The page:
Last night I happened to pull down from the attic Wizard Video's BLOOD CASTLE, their surprisingly full-length 1986 release of the Spanish-Italian co-production originally released here in America as SCREAM OF THE DEMON LOVER. The film's original running time of 98 minutes (97m 23s, to be exact) was cut down to a reported 75 minutes by its US distributor, New World Pictures, to facilitate its double-billing with Stephanie Rothman's THE VELVET VAMPIRE in 1971. Given this history, the film's uncut arrival on video was a surprise -- not least of all because it had been retitled, making it impossible to guess what picture it might really be (some buyers/renters were doubtless hoping it was the uncut version of Jorge Grau's LEGEND OF BLOOD CASTLE), and also because the box listed an incorrect running time of only 87 minutes.
Known in Italy as IL CASTELLO DALLE PORTE DI FUOCO ("The Castle with the Door of Fire"), this José Luís Merino film was released in Spain as IVANNA, the name of its heroine, played by the attractive Erna Schürer. In this 19th century tale, Schürer plays Ivanna Rakowsky, a medical school graduate who is contracted to assist the experiments of Baron Janos Dalmar at his castle in the Balkans. When she arrives, she learns that the Baron is hated by the villagers, who hold him responsible for the sex-murders of various local virgins, though they have no proof. The Baron (Carlos Quiney, flanked by menacing hounds that give him a Zaroffian aspect and pay a nod to BLACK SUNDAY) takes one look at Ivanna and orders his housekeeper Christiana (Christiana Galloni) to dismiss her with three months' pay -- women are too curious by nature, and he doesn't want her snooping into his personal secrets. But Ivanna holds the Baron to his contract and soon impresses him with her intellect, her disregard of local gossip, and the way she warms to his monstrous dogs. Ivanna learns that the Baron is preserving the body of his late brother, Igor, who was burned to death in a terrible fire, and looking for a means by which to return him to life. She begins to suffer vivid nightmares of being stretched nude on a rack in a torture chamber by the Baron, which he explains as a side-effect of the fumes in the laboratory... but it turns out there is another explanation. At first, Ivanna suspects that the Baron may be a lycanthrope, a man who assumes bestial form in the light of the full moon to give violent vent to his desires, but the truth has more to do with the wing of the castle no one is permitted to visit. There, in a dungeon chamber presumed to be inescapable, the Baron's disfigured brother still lives -- escaping at the height of each maddening full moon to ravage the women denied him by his disfigurement. Noticeable among the cast members is Antonio Jiménez Escribano, "Dr. Zimmer" in Jess Franco's THE DIABOLICAL DR. Z (1965), as the Baron's butler.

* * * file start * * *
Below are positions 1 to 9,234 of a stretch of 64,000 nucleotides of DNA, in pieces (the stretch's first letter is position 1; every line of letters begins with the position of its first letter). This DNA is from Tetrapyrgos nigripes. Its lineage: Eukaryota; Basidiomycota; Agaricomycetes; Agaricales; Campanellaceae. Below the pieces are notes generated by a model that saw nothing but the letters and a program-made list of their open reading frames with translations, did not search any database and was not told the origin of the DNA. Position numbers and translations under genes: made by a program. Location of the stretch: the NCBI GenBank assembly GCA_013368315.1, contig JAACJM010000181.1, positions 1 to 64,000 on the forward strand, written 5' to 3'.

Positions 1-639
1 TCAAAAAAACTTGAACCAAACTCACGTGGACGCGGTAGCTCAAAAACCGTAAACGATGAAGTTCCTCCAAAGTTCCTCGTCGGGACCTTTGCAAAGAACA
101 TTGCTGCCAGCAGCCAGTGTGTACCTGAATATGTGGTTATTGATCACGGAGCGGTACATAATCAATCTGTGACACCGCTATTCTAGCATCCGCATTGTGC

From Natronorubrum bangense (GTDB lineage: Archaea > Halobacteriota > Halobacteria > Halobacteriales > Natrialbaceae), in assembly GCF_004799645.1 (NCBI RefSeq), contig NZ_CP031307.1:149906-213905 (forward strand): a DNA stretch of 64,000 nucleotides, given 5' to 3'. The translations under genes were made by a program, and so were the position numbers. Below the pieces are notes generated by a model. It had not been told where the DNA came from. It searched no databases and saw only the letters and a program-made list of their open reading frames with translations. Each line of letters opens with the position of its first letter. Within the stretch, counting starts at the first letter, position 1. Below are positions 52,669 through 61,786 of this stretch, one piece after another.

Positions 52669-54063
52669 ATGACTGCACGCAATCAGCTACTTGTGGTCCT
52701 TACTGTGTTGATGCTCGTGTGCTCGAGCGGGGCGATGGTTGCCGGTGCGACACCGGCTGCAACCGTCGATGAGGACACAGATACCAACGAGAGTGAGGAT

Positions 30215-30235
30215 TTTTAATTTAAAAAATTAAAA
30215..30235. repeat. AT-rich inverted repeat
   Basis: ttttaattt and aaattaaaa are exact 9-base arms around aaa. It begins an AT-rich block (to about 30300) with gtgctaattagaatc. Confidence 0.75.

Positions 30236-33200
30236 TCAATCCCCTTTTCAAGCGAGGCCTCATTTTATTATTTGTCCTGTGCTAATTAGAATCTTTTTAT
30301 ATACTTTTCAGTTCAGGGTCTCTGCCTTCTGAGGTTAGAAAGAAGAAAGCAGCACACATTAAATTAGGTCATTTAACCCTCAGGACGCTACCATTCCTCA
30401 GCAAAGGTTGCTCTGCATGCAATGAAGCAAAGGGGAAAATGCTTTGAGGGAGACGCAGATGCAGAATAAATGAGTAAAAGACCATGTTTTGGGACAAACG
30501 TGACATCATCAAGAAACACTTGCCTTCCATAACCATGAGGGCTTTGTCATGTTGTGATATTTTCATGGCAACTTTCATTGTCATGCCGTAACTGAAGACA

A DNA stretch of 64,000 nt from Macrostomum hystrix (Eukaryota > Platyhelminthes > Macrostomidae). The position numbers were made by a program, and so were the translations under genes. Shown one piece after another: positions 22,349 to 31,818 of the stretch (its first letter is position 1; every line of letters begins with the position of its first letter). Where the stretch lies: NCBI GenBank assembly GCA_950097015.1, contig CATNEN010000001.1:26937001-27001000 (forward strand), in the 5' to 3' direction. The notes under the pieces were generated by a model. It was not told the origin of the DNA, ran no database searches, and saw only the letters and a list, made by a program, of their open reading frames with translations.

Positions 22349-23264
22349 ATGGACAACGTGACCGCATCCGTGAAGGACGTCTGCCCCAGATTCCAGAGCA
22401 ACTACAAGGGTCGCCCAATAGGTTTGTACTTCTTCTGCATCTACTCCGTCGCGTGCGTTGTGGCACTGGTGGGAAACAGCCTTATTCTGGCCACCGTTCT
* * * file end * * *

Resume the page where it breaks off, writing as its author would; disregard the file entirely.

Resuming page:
Baron Dalmar (Carlos Quiney, left) confronts his disfigured brother.
The so-called "Golden Age of Italian fantasy" is generally bookended with the years 1957-66, beginning with I VAMPIRI and ending with the never-exported and rarely-seen LA VENDETTA DI LADY MORGAN. BLOOD CASTLE is clearly a film of mixed parentage; though it looks more Spanish than Italian, it was filmed in Italy and tells a period story so closely related to the Gothic romances upon which this "Golden Age" was founded that one may be tempted to extend its date of closure to 1970. Though it technically dates from the beginning of Italian horror's "Silver Age," which probably commenced with Mario Bava's HATCHET FOR THE HONEYMOON in 1969, BLOOD CASTLE -- with its period setting, hidden subhuman family members, obligatory candelabra scene, and discoveries behind red pleated curtains -- is a throwback to the earlier era, despite instances of female nudity provided by Schürer and co-star Agostina Belli. Its only serious shortcoming is the lack of a full-blooded score; it's the last score the IMDb lists for Luigi Malatesta, and it's extremely spare -- basically violin, keyboard, and percussion.